Contact Email: liuli71@hku.hk Tel: (852) 3917 9094; Fax: (852) 2817 7805 Office: Room 45B, 5/F, Laboratory Block, 21 Sassoon Road, Pokfulam

Research Description:Our longterm goal is to find a way to clear the virus from the human body. Our studies in Chinese macaques have aimed to examine: 1) viral cellular targets and role of innate immune response in acute SARS-CoV infection and dissemination; 2) adaptive immune response in control of virus replication and lung pathogenesis. Using the knowledge gained from SARS project, currently, we are studying the host factors involved in immune dysfunction, establishment and maintenance of virus reservoirs using a HIV mice model. Relatedly, we have also been studying the host factors involved in the dysregulated lymphocyte function and cytokine production during the pathogenesis of AIDS using blood samples from HIV infected patients. In particular, we are interested in the role of HIV nef in regulating PD-1 and its isoform protein expression in immune cells and how they contribute to dysregulated immune response. We previously constructed DC targeting vaccines, which induced robust T cell immunity in mice.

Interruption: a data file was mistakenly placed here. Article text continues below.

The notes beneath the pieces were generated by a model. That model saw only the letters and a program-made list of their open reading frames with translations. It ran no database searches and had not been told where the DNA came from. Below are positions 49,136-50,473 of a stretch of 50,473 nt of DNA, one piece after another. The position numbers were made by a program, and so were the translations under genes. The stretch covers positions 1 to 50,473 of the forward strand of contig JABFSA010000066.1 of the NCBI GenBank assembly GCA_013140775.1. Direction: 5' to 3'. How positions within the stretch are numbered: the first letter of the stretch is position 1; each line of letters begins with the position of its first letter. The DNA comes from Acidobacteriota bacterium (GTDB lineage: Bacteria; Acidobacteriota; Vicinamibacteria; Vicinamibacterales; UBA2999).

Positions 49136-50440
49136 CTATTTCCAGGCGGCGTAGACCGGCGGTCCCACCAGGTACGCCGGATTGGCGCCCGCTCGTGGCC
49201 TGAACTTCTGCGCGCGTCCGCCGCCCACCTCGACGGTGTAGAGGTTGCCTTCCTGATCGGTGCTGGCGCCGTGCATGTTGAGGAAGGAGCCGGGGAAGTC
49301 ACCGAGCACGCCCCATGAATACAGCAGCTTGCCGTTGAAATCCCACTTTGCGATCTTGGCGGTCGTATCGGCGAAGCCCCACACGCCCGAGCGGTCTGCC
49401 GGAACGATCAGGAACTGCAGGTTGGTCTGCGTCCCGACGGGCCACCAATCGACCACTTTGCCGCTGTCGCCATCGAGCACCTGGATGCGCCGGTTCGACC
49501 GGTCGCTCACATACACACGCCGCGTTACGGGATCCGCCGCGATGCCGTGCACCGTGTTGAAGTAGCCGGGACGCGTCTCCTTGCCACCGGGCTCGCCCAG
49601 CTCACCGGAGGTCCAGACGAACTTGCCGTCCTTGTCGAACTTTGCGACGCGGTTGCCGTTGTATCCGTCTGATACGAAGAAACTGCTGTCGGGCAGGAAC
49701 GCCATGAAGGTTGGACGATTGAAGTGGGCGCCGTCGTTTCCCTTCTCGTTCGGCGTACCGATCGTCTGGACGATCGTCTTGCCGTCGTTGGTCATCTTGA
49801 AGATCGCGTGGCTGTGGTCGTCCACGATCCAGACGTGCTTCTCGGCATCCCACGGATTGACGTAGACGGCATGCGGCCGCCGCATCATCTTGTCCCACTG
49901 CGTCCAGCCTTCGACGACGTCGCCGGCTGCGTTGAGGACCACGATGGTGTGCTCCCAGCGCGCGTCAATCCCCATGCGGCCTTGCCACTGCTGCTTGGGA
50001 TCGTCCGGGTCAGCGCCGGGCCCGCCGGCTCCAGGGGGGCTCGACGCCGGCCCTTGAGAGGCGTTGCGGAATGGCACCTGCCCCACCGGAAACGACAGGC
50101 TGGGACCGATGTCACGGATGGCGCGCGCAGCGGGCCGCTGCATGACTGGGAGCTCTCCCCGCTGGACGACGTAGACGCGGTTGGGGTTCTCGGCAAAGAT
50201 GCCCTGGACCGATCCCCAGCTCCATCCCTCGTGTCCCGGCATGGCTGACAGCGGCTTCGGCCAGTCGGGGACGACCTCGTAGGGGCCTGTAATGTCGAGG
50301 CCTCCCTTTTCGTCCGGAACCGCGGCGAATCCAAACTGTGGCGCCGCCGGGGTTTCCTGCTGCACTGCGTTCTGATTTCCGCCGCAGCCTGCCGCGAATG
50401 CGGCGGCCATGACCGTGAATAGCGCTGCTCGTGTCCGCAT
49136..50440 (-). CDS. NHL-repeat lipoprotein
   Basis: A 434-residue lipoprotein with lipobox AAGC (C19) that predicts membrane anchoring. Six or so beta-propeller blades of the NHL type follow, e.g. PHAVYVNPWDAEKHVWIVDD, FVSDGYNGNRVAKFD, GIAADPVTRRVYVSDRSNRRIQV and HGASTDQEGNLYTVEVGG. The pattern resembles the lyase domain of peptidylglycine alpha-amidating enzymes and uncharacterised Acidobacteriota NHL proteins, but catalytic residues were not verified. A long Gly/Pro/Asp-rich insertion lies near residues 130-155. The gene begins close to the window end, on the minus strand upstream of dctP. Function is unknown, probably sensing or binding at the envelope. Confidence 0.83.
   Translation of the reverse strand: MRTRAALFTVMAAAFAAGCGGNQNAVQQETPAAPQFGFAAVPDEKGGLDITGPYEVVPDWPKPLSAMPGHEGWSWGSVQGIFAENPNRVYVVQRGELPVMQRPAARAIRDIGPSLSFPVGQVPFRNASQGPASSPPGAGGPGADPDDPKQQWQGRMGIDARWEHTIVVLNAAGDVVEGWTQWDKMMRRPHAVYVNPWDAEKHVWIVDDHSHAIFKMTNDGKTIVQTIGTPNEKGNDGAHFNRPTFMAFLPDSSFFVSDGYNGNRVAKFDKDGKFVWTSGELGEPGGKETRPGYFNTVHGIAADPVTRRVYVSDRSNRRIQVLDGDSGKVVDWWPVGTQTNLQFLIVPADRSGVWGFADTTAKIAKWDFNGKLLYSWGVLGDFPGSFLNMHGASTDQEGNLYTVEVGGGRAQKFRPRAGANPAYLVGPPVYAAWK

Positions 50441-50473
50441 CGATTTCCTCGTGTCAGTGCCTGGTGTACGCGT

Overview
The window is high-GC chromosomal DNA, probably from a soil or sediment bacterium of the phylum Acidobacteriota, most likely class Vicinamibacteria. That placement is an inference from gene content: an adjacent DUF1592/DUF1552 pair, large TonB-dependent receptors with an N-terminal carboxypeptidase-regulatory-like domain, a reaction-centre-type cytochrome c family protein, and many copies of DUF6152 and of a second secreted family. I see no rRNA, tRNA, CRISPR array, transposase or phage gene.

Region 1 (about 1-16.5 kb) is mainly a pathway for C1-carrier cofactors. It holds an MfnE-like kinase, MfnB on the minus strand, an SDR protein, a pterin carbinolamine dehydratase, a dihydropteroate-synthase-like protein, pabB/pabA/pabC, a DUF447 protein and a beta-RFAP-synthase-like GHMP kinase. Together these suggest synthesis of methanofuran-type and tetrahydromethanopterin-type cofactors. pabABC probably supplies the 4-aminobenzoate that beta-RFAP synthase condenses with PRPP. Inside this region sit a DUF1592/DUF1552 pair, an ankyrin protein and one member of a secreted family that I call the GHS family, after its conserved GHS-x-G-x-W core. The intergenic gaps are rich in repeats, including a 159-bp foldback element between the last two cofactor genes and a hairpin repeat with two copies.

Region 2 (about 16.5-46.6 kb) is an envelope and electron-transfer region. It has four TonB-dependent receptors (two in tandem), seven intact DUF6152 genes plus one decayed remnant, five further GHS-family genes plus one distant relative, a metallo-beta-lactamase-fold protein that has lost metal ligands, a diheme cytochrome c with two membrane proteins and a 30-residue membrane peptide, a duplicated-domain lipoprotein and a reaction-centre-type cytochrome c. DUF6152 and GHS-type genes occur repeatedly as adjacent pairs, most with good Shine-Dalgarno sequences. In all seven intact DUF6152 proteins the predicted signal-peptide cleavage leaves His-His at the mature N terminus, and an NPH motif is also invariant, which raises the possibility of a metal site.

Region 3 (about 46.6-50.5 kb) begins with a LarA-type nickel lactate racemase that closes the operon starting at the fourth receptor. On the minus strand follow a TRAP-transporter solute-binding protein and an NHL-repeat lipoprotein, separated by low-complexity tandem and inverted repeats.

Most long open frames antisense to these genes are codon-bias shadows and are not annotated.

Focus on:

1) Host factors involved in AIDS and SARS disease progression
2) Vaccine design and innate immune response in shaping potent T cell immunity
3) Understanding HIV latency and drug discovery

 

Dr. Aiien cheung

Postdoctoral Fellow, AIDS Institute
BMedSc (Hons), PhD (University of Sydney)

Contact Email:allenc@hku.hk
Research Description: My major research interest is the study of virus and host immune system interplay, thereby finding ways to successfully clear viral infection. Since my PhD study of latent human cytomegalovirus in CD34+ hematopoietic progenitor cells, I found that a unique subset of viral genes facilitates latent infection, and that one of them modulates MHC class II expression to downregulate antigen presentation. After obtaining a postdoctoral fellowship from Japan, I received training in the Department of Immunology in University of Tokyo and returned to Hong Kong in 2011 to work in the AIDS Institute. My two current research topics are studying latent co-infection interplay of CMV and HIV-1 in CD34+ progenitor cells, and characterizing a programmed death 1 (PD-1) isoform for implementing into vaccine development.

 

Focus on:

1) Studying the interplay between CMV and HIV-1 in latent infection
2) Characterising the immune functional aspect of a PD-1 isoform
3) Identifying the receptor/ligand of a PD-1 isoform